Communication has also been a problem, Politico reports. Health officials have said the federal government needs to provide states with more accurate estimates on vaccine shipments weeks in advance so states can properly plan. But currently, officials say they've typically received notice less than a week before shipments arrive.

    Some officials also say the Trump administration's decision to encourage states to vaccinate people 65 and over as well as those with high-risk medical conditions without increasing vaccine supply exacerbated the issue. "That announcement last week put the pressure and the expectation on us that we would go down to 65," Kris Ehresmann, an official at the Minnesota Health Department, said.

    That said, not all states followed the recommendations. Colorado, for example, opted to limit vaccines to people 70 and older, and Maryland expanded to only those 75 and older. Going a step further, Oregon rescinded its plans to expand eligibility once it learned that the government's reserve of vaccines had already been expended, and Vermont Gov. Phil Scott (R) said his state won't expand eligibility at all until it gets more doses.

    "With such a limited and unpredictable supply of vaccine coming to us, we're prioritizing those most likely to die if they contract [the novel coronavirus]," Scott tweeted. "Over-promising is not the answer. The logical approach is to manage the supply of the vaccine we're receiving and if we're allotted more, then we'll scale up—which we hope is the case."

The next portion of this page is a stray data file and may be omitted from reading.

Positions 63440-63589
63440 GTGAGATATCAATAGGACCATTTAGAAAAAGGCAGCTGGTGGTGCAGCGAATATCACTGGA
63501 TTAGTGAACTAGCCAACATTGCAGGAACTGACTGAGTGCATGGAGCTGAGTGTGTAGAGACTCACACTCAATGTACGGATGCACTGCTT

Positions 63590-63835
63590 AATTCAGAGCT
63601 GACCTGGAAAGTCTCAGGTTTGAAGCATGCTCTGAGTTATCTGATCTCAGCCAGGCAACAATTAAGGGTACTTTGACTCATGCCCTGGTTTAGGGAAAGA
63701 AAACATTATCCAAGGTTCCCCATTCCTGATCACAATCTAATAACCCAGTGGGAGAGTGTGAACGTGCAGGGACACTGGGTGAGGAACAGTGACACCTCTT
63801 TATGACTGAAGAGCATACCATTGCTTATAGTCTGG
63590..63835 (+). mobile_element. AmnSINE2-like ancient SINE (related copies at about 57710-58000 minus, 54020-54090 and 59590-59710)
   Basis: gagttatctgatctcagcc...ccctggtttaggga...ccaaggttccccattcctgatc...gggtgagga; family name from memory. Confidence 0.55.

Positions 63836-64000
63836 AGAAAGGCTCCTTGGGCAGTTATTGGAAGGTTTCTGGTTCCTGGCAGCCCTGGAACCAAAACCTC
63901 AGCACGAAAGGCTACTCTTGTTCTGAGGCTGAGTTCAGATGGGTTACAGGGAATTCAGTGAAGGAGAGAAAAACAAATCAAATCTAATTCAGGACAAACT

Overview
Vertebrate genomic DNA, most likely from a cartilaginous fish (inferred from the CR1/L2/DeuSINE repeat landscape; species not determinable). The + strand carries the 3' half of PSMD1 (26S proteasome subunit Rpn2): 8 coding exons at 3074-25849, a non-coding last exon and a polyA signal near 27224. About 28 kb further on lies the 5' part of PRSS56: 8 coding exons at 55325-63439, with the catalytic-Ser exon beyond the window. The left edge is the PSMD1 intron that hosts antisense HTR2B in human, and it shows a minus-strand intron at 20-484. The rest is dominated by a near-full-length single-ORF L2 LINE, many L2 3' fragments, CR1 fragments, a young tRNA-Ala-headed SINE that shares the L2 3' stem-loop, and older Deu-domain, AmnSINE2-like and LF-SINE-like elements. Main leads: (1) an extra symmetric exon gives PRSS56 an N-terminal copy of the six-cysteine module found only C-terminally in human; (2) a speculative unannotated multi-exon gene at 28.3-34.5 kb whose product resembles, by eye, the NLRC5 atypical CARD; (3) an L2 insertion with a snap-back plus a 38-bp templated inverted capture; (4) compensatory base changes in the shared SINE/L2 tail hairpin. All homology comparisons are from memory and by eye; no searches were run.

Separately, Colorado Gov. Jared Polis (D) said he's told the Biden administration—which has set a goal to vaccinate 100 million people in 100 days—that his state needs three to five times the vaccine supply it's currently receiving. "If we are going to reach 100 million people in 100 days, then the federal government has to pick up the pace," Polis said.

    Similarly, Ohio Gov. Mike DeWine sent a letter to the Biden administration pleading for more vaccine doses. "We are not lacking the infrastructure," DeWine said in the letter. "We are lacking the vaccine."

    Officials recalibrate expectations

    Amid those ongoing concerns, Rochelle Walensky, the new CDC director, earlier this week said while the Biden administration is on track to meet its goal of 100 million vaccine doses within President Biden's first 100 days, she "also want[s] to be very cognizant of the fact that after 100 days there's still a lot of Americans who need vaccines."

    Specifically, she pushed back on estimates provided by former HHS Secretary Alex Azar, who had previously indicated that Covid-19 vaccine doses would be available in pharmacies throughout the country by the end of February. "I'm going to tell you the truth here," Walensky said. "I don't think late February we're going to have vaccines in every pharmacy in this country."

    Nonetheless, Walensky said that as data continues to emerge, particularly on the Johnson & Johnson vaccine candidate, the administration is prioritizing making as many doses available to the public as possible. "We recognize this is the most immediate emergency, to get this country back to health," she said (Kelley, The Hill, 1/22; Fieldstadt, NBC News, 1/21; Hill/Peltz, Associated Press, 1/20; Roubein/Ehley, Politico, 1/20; Goldman, Bloomberg, 1/20).